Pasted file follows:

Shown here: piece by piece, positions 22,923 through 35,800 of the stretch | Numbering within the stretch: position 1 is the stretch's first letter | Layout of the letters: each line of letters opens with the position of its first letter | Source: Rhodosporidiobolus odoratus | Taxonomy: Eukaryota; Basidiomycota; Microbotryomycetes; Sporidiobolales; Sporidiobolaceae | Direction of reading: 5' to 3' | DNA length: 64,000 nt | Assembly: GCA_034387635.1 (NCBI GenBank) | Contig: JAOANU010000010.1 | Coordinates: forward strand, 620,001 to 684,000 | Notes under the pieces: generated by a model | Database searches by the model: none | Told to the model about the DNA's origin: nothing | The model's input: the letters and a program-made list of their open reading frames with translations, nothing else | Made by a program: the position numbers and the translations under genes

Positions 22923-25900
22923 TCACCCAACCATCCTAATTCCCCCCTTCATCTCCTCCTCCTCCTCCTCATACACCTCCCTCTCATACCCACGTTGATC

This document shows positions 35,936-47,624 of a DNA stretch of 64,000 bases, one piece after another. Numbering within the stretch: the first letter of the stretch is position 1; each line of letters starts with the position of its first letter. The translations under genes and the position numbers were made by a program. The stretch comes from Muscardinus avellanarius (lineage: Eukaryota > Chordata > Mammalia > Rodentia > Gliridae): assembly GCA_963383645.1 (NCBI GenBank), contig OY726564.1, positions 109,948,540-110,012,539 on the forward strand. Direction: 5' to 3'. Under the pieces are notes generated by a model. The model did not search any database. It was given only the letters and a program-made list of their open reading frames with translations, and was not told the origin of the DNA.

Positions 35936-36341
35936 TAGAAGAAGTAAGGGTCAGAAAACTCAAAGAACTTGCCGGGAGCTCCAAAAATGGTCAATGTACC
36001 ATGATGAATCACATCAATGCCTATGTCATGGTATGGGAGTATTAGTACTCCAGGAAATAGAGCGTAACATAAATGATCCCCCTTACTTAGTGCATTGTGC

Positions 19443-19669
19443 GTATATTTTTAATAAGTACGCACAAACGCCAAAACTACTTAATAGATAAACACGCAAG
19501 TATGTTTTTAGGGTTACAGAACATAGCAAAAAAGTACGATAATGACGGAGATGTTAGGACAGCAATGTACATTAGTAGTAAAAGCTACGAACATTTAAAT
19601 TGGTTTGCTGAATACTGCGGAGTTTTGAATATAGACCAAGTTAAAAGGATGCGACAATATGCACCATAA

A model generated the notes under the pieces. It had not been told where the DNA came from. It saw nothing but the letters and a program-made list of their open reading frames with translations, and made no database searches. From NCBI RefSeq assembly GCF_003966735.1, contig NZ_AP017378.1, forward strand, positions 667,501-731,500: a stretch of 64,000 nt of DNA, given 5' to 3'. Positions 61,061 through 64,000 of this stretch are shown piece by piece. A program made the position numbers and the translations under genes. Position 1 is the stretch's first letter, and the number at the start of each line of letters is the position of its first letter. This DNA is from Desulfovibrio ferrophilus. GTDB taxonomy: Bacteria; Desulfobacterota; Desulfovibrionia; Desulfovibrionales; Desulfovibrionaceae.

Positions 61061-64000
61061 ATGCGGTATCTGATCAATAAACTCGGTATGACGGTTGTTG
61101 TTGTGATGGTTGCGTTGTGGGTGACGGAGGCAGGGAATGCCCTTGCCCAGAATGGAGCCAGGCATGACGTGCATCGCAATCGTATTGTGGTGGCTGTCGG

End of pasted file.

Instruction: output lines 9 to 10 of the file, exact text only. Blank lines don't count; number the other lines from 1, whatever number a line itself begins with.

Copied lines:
19443 GTATATTTTTAATAAGTACGCACAAACGCCAAAACTACTTAATAGATAAACACGCAAG
19501 TATGTTTTTAGGGTTACAGAACATAGCAAAAAAGTACGATAATGACGGAGATGTTAGGACAGCAATGTACATTAGTAGTAAAAGCTACGAACATTTAAAT